Your fitness ebook(2)
Upcoming SlideShare
Loading in...5
×
 

Your fitness ebook(2)

on

  • 276 views

 

Statistics

Views

Total Views
276
Slideshare-icon Views on SlideShare
267
Embed Views
9

Actions

Likes
0
Downloads
11
Comments
0

2 Embeds 9

http://sitebuilder.yola.com 6
http://www.pursuitofhealthiness.co.uk 3

Accessibility

Upload Details

Uploaded via as Adobe PDF

Usage Rights

© All Rights Reserved

Report content

Flagged as inappropriate Flag as inappropriate
Flag as inappropriate

Select your reason for flagging this presentation as inappropriate.

Cancel
  • Full Name Full Name Comment goes here.
    Are you sure you want to
    Your message goes here
    Processing…
Post Comment
Edit your comment

    Your fitness ebook(2) Your fitness ebook(2) Document Transcript

    • Pursuit of Fitness Boot Camp Orientation Manual www.pursuitofhealthiness.co.uk Karen Casadei & Alex Seckham
    • This E-book was written for anyone who is willing to do the work necessary to change the rest of their life.
    • Pursuit of Fitness Boot Camp Karen Casadei & Alex Seckham Pursuit of Fitness pursuitofhealthiness@yahoo.com (email) www.pursuitofhealthiness.co.uk/ www.pursuitoffitness.co.uk (internet)
    • Contents INTRODUCTION 5 5 EXERCISES YOU SHOULD KNOW FOREVER 10 YOUR MUSCLES AND WHAT THEY DO 11 YOUR MUSCULAR SYSTEM 14 MUSCLE CONTRACTIONS 15 SINGLE AND MULTIPLE JOINT MOVEMENTS 17 YOUR GENETICS AND BODY TYPE 18 BODY STYLE AND SYMMETRY 19 LEAN MASS DEFICIENCY 20 EXERCISE ACCOUNTABILITY 21 PROGRAM INGREDIENTS 22 Warming Up Proper Technique Target Heart Rate All Weight is Created Equal A Short Note About Water Cardiovascular vs. Aerobic If Your Muscles Become Sore If you're Sick Stay Home If you’re Unfit or Over 45 EXERCISE DESCRIPTIONS EXERCISE GLOSSARY INQUIRIES 22 22 23 24 25 26 26 26 27 28 45 54
    • Boot Camp is a complete system to help you achieve your goals. It is clear and easy to follow. We have years of experience helping clients and now you have the chance to use our knowledge to help you. Join our facebook page, ‘pursuit of healthiness barnsley’ and let us know how you get on. Good luck! Karen & Alex Karen Casadei & Alex Seckham Pursuit of Fitness www.pursuitofhealthiness.co.uk/www.pursuitoffitness.co.uk
    • Pursuit of Healthiness Boot Camp The Program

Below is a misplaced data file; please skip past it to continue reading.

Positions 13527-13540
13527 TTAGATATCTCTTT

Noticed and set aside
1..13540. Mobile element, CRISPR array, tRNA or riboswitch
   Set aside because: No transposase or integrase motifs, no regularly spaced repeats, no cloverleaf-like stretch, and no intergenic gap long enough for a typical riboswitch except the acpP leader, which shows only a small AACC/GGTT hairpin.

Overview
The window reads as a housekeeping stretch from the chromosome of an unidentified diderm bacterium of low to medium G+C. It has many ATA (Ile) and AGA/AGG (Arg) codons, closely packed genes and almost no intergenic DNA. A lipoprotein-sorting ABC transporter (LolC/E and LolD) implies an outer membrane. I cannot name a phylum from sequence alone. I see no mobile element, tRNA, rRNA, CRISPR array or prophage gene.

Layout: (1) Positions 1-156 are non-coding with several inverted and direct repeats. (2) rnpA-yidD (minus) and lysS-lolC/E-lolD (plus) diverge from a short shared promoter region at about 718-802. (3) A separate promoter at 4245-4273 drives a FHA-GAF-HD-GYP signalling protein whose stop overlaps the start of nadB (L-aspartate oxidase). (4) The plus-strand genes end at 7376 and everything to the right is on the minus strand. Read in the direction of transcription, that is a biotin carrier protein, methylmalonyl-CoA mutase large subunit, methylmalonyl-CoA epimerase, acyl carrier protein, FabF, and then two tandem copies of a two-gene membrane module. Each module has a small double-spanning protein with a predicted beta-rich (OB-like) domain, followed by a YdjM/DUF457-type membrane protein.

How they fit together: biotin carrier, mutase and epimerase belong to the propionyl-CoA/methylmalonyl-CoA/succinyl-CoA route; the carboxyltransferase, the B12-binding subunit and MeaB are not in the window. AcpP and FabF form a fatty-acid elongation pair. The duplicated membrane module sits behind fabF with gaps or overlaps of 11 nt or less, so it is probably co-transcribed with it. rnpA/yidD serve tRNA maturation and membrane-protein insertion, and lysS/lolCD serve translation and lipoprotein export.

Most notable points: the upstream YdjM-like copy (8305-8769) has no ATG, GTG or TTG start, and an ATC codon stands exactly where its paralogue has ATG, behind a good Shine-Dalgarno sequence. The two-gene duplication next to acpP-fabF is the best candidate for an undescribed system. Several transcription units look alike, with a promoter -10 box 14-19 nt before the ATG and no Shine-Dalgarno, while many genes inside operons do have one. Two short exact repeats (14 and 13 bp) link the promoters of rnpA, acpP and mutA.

• Boot Camp was designed to produce the maximum gains in the shortest amount of time - be it fat loss or muscle growth. In the past, traditional programs stressed aerobic exercise as the primary exercise protocol to burn fat. For the average person a little known fact is that strength training or muscle building is a much more efficient fat-burning tool. When you include a proper strength-training program with aerobic activity, fat loss can be much more than with aerobic exercise alone. This is the secret behind our boot camp. In truth, it is really more common sense than a secret. In exercise science, it is well known that the first few minutes of aerobic activity (depending on the individual and intensity) does not burn fat but involves anaerobic energy sources. These very same energy sources are used when strength training or muscle building. When these energy sources are depleted during an aerobic workout done prior to a weight-training workout, your energy levels for weight training will obviously be low or non-existent. This means that your muscles will not be able to train at a level intense enough to provide any benefit. If you begin your complete workout with a strength-training routine, you are able to work harder and maximize your gains. You also deplete your anaerobic energy sources. This allows your body to utilize fat as an energy source once you begin your aerobic exercise or activity. Ultimately this will make your body a much more efficient fat burner. You must understand, for every pound of muscle you gain, your body requires an additional 50 to 75 calories to maintain that pound of muscle. Those calories come directly from fat. Unlike the popular bodybuilding workouts seen on television and in various fitness magazines, 30 days of fat loss trains the whole body 2-3 times per day in short intervals using a type of progressive overload resistance and high interval training. Each muscle group is exercised through its full range of motion and is brought to muscular fatigue within a designated repetition range in only one to two sets. Every workout, your body will be challenged to adapt to an increased workload by either adding more weight or increased repetitions. Your strength-training workout will target specific areas of your body and will consist of a minimum of 10 different exercises and, at times, increase to as many as 15. This deviates from traditional multiple-set training philosophies where the muscle is fatigued by performing numerous sets of a specific exercise. 30 days of fat loss focuses on quality (what is done within the set) not the quantity or the number of sets used to achieve muscular fatigue or fat burning potential. Time is a precious commodity.